The Forever War is often compared to Robert Heinlein’s Starship Troopers, since both are told in first-person and both are about humans fighting an alien enemy about which they know almost nothing. For my money, Haldeman’s book — and his protagonist — is much more relatable. It reminds me much more of Catch 22 than Starship Troopers. Through the protagonist Mandella’s eyes, the story is told in an almost laid-back manner, full of self-deprecation and doubt, gallows humor and grim violence. Mandella is not a gung-ho soldier; he’s just some guy. He gets drafted into the elite corps not because of his fighting prowess, but because he’s good at physics (Haldeman himself was a combat engineer), and the military figures that sort of stuff will be important if you’re fighting in space. Almost all of his training ends up being useless on the battlefield. He succeeds in war and rises through the ranks not because he discovers the hero within, but because he is lucky — or at least less unlucky than those around him.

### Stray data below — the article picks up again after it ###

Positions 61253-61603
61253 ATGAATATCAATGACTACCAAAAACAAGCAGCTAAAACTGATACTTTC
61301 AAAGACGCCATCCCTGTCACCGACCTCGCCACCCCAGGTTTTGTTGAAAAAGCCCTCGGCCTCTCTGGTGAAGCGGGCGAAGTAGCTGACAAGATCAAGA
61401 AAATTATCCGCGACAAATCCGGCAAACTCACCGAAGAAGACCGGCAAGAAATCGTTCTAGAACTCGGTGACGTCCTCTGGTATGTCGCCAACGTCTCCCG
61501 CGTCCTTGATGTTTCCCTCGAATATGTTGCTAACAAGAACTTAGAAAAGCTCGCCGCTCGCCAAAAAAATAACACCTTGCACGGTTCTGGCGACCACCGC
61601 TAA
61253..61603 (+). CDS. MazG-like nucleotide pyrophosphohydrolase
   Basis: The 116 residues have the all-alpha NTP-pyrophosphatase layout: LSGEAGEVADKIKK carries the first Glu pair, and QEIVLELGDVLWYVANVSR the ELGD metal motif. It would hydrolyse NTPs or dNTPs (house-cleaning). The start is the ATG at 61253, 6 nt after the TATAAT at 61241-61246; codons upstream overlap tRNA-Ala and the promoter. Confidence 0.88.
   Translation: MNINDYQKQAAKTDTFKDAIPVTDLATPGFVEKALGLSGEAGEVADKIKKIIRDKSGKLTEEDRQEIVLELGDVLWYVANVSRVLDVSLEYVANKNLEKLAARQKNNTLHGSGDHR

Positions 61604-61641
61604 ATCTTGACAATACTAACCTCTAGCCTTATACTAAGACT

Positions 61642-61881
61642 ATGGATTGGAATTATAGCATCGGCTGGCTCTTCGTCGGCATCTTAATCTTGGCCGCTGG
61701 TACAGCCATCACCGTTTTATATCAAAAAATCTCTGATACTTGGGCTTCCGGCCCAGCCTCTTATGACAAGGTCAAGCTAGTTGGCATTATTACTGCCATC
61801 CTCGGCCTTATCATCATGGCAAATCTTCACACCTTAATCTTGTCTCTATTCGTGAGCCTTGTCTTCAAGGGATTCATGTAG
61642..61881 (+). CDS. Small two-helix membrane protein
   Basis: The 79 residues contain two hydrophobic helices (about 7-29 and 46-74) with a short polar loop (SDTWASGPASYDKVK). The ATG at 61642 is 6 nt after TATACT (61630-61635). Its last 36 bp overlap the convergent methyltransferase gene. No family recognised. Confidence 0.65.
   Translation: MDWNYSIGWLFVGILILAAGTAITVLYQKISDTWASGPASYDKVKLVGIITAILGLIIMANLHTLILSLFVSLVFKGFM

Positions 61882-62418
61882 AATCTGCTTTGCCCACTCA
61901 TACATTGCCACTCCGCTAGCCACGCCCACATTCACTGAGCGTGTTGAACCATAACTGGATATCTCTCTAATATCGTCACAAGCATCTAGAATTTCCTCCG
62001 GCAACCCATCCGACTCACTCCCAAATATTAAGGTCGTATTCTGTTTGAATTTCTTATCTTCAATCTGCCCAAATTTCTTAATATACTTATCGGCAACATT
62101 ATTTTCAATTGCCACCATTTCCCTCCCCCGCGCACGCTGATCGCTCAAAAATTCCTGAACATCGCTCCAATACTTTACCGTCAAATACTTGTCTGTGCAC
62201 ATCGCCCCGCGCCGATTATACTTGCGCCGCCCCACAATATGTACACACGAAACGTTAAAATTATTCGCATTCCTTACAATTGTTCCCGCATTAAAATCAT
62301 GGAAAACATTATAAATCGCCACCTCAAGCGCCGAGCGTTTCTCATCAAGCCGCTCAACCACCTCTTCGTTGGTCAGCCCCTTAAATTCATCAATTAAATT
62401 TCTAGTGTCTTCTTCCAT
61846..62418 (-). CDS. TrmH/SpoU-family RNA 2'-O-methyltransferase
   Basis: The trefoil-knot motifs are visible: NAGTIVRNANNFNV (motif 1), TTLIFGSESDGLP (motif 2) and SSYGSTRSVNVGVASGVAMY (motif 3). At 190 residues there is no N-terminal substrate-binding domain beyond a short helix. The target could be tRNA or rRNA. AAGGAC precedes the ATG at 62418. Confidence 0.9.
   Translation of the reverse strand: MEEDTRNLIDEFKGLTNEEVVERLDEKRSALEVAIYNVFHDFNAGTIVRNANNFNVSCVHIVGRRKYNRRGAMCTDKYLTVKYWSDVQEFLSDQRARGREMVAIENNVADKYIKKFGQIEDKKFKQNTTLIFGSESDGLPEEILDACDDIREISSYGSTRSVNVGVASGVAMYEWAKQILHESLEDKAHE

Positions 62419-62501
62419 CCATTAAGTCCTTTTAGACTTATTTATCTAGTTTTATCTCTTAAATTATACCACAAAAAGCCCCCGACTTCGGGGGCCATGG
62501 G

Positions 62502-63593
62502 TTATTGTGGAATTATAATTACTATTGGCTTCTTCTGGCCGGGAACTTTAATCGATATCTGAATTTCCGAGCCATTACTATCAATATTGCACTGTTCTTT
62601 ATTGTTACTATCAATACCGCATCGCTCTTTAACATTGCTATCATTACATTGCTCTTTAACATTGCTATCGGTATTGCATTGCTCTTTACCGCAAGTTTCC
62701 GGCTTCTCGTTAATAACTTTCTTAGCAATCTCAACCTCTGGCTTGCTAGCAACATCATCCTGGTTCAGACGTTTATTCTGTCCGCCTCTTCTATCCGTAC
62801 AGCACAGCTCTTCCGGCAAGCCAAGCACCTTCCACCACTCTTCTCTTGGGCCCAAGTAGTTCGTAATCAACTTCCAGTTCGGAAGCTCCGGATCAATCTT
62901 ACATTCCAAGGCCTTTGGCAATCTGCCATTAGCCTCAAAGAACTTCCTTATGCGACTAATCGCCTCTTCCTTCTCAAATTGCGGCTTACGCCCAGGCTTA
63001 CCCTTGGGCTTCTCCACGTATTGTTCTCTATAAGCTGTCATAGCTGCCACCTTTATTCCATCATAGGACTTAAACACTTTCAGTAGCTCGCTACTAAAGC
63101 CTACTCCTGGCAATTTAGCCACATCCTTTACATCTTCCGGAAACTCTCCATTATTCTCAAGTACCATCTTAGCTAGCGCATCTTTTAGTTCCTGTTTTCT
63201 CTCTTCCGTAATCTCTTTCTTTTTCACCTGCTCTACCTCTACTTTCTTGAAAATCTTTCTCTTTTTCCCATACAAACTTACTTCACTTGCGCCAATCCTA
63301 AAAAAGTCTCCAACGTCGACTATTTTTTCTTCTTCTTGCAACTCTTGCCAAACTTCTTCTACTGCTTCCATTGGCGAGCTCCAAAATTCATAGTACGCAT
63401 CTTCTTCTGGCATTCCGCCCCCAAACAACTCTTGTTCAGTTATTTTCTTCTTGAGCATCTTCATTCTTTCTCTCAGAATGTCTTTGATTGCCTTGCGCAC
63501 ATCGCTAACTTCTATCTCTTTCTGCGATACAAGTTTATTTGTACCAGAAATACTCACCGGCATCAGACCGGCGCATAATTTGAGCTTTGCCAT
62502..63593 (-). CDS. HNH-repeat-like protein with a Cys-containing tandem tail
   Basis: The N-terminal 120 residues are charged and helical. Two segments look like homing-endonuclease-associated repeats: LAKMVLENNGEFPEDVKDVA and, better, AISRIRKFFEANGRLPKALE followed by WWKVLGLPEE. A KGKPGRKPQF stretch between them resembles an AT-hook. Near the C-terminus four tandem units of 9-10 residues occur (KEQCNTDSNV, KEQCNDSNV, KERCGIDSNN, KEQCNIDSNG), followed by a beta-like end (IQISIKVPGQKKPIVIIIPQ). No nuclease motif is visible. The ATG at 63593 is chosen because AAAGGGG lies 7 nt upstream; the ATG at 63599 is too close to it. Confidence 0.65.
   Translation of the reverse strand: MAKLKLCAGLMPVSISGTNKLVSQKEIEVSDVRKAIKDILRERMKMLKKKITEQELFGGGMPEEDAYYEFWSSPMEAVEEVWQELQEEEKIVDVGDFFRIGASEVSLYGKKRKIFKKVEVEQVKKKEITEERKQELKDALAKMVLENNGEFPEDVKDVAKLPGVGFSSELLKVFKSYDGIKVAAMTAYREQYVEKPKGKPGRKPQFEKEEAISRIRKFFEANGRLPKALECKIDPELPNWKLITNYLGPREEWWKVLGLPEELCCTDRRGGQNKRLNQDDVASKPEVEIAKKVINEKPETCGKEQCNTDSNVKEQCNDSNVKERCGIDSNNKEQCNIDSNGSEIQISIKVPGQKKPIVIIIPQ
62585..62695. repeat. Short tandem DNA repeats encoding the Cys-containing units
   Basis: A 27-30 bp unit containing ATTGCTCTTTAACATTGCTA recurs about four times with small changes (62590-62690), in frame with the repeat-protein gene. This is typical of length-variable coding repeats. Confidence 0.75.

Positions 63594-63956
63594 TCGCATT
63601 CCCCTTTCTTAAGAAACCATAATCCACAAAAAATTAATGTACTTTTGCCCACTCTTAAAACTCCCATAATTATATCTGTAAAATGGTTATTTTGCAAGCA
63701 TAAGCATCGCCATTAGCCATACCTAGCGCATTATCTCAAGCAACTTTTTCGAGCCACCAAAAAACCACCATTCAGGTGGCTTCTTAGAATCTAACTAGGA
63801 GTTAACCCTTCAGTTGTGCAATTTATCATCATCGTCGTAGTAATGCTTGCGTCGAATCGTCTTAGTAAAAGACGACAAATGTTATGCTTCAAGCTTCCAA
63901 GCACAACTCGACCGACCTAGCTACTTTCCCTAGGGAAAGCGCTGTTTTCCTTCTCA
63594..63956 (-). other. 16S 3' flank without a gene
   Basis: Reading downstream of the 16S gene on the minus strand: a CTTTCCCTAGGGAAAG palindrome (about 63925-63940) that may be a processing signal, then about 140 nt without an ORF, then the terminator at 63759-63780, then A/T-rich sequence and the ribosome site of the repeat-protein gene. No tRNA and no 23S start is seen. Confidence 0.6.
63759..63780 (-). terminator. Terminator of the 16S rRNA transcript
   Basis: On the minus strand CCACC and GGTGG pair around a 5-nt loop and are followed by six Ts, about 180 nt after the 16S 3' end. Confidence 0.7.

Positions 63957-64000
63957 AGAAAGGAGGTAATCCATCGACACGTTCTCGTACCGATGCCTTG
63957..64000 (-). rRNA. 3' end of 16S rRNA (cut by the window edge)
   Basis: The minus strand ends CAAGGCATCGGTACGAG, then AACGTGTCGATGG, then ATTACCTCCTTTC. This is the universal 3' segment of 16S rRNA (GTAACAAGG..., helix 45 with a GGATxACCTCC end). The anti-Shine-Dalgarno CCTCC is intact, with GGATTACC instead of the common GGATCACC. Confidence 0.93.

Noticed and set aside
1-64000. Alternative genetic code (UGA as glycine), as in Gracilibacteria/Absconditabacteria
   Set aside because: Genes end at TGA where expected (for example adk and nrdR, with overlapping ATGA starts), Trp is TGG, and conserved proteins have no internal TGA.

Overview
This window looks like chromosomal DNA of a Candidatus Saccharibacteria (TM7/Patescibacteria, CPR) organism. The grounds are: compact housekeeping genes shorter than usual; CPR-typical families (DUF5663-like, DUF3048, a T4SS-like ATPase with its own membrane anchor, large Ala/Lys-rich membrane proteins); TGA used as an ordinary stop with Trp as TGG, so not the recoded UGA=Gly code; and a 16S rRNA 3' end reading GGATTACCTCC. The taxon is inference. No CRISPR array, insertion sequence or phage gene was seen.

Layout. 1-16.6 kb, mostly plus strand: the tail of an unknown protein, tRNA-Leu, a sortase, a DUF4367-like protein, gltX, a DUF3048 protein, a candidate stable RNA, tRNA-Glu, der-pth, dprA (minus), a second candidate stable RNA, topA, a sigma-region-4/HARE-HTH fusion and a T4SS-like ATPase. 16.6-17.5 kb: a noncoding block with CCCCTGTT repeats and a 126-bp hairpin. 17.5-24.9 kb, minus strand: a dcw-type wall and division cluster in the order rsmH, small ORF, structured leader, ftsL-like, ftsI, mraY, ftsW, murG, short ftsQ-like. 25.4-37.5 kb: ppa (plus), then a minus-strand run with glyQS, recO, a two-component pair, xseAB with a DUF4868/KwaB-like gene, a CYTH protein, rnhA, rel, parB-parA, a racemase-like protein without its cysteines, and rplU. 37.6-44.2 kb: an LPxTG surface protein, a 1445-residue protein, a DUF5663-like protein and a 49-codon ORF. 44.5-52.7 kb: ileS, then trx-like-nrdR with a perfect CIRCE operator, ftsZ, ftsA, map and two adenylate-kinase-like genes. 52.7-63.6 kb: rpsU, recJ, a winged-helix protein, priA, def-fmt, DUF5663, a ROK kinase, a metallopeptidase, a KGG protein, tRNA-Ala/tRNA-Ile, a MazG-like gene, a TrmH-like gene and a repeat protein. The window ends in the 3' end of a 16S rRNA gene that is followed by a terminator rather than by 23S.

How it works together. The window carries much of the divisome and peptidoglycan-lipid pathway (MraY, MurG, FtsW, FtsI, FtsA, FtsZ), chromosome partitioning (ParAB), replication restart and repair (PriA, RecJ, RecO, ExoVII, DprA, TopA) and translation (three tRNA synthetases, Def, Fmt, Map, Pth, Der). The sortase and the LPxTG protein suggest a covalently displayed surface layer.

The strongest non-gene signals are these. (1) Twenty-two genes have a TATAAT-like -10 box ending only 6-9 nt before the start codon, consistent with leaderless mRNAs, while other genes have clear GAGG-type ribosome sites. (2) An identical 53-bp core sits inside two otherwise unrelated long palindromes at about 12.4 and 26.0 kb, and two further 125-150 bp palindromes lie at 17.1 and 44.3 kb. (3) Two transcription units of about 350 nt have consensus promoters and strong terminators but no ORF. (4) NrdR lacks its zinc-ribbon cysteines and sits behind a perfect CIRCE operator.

Without noticing its happening, one becomes emotionally invested in Mandella and his fellow soldier and lover (canoodling between troops is actually encouraged; keeps people from going insane on long space voyages) Marygay Potter. Military sci-fi can be a blunt instrument, whether it’s for war, against it, or just wants to tell an adventure story. The Forver War isn’t subtle, but it paces itself slowly enough to sneak into your emotions rather than trying to bludgeon its way in. When Mandella and Marygay return to an Earth they fought to protect, and that has aged decades when they’ve aged months, they are unable to adjust. When they re-enlist, they are cheated. When a bureaucratic blow is dealt to their relationship, it’s devastating, one of the most successful emotional moments science fiction has ever produced.